“It was noticed that none of the conditions prescribed in executive instructions of September 1985 for invoking emergency provisions was fulfilled in these cases. Instead of giving detailed justification for applying such provision, only general remarks like the project is being executed on a priority basis and requirement of land is of emergent in nature were indicated in the applications by the requisitioning officers,” it says.
An area of 177 ha was acquired for POSCO (India) Limited in Jagatsinghpur district with a land acquisition cost of Rs 11.85 crore. The approximate present value of the said land parcel is Rs 64.22 crore.
Abhaya Sahoo, president of Posco Pratirodh Sangram Samiti (PPSS), which is spearheading the anti-land acquisition movement in POSCO’s project area, says, “we have long been claiming that the state resorted blatant violation of norms in order to favour national and multinational companies.”
“Traditional rights of people under Forest Rights Act were not recognised. Now CAG says Land Acquisition Act has been misused. The findings would add strength to our voice against illegal land acquisition,” says Sahoo.
In all cases, the acquired land was not put to use even after one year to six year from the date of notification, though, the Land Acquisition Act stipulates a period of six months for commencement of work.
On the other hand, five government projects involving public utilities, for which district collectors had submitted detailed justifications, such as early completion of projects to provide irrigation, did not attract emergency clause. The Revenue and Disaster Management department refused to invoke the clause.
Land requirement not assessed
From 2000, the Naveen Patnaik government has signed about 90 MoUs for steel, power, port, auto ancillary and cement projects with the pledged investment estimated in excess of Rs 500,000 crore. But the government had no idea which industry required how much of land.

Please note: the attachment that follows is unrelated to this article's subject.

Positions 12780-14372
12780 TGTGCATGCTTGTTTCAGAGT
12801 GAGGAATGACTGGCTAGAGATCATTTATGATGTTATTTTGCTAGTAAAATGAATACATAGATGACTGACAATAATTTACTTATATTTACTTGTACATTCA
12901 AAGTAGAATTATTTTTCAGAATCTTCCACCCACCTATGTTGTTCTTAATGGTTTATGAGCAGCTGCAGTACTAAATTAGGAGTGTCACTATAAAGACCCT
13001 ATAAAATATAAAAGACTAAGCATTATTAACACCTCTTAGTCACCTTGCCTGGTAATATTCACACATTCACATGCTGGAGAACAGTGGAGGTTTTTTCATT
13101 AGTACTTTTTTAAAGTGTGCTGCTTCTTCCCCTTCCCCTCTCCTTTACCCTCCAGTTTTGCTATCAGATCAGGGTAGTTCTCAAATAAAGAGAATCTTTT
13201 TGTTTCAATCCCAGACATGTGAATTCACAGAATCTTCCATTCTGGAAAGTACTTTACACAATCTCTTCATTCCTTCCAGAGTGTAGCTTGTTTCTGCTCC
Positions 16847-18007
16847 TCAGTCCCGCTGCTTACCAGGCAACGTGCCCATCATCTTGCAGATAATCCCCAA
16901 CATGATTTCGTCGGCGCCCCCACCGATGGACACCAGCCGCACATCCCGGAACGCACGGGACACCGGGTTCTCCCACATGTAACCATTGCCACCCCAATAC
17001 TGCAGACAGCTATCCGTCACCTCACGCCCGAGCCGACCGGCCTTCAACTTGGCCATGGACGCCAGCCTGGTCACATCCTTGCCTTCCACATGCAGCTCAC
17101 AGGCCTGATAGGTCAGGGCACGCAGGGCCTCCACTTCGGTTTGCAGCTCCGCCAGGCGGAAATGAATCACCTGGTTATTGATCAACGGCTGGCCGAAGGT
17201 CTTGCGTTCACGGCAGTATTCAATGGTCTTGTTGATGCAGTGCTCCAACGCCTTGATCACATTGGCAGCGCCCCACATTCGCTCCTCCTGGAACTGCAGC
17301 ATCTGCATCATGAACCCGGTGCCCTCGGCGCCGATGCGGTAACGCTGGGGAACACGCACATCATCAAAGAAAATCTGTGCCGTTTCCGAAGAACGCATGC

The Industrial Investment Promotion Corporation of Orissa Limited (IPICOL), the nodal agency, assesses requirement of land for industrial purposes and liaisons with other departments to ensure its availability.
In 2005, IPICOL engaged a consultant M N Dastur and Company Limited for preparation of norms and guidelines for allocation of land and water for steel projects of different capacities ranging from one million tonne per annum (MTPA) to six MTPA. But the report is yet to be accepted.
“During 1995 to 2011, 208 promoters of industries had applied for 52,883 ha and IPICOL recommended allotment of 48,622 ha in favour of 199 promoters. In case of remaining nine promoters, 3,786 ha was allotted by the collectors even though the actual requirement of these promoters was not assessed by IPICOL,” the CAG report points out.
Uniform scales were not applied by IPICOL while accessing the requirement of land. In many cases IPICOL had allocated excess land to industries. The CAG had sought explanation from IPICOL for not having proper guidelines to assess land requirement.
CAG also rapped the state government for not maintaining comprehensive and centralised data on acquisition and allotment of land.
“In absence of such data, we were unable to assess, if acquisition of private land was at all necessary, assuming that adequate government land was not available at a particular location. In our opinion, management of such scarce natural resource in an unplanned manner poses unacceptable levels of risk considering that the most of the private land acquired was being used for agricultural purposes,” CAG says.
Hoarding of land
In four projects, both leased government land (462 ha) and acquired private land (1,680 ha) valued at Rs 66.68 crore (valued at Rs 2,631 crore in November 2011) handed over to IDCO for allotment to four promoters of industries—Aditya Aluminium Limited in Sambalpur, Tata Steel in Gopalpur, Dharani Sugar Industries in Bhadrak and Shamuka Beach Project in Puri—were not even used fully or partially for periods ranging from three to 15 years. In case of Aditya Aluminium, the emergency clause was invoked.
“Non utilisation of acquired private land and leased government land for intended purpose for long periods led to hoarding of land, a precious scarce resource by the promoters and IDCO without being put to any economic use. The current market value of this land which could be much higher, could not be exactly assessed by us due to limited sales statistics of acquired villages,” the report says.
CAG observed that there was practically no monitoring of utilisation of land by government after the MoUs are signed and allotments are made.
The state government has been advised to formulate a land use policy as well as land use plan for all districts.
CAG has asked the state government to set up an independent and representative regulatory authority to ensure strict compliance of land use norms and to ensure there is no arbitrary deviation from such norms.
It has also asked the government to prevent misuse of emergency provision in the Land Acquisition Act, restricting its application to exceptional cases and for only public purpose on fulfilment of prescribed conditions.
Read also: CAG exposes land scam in Andhra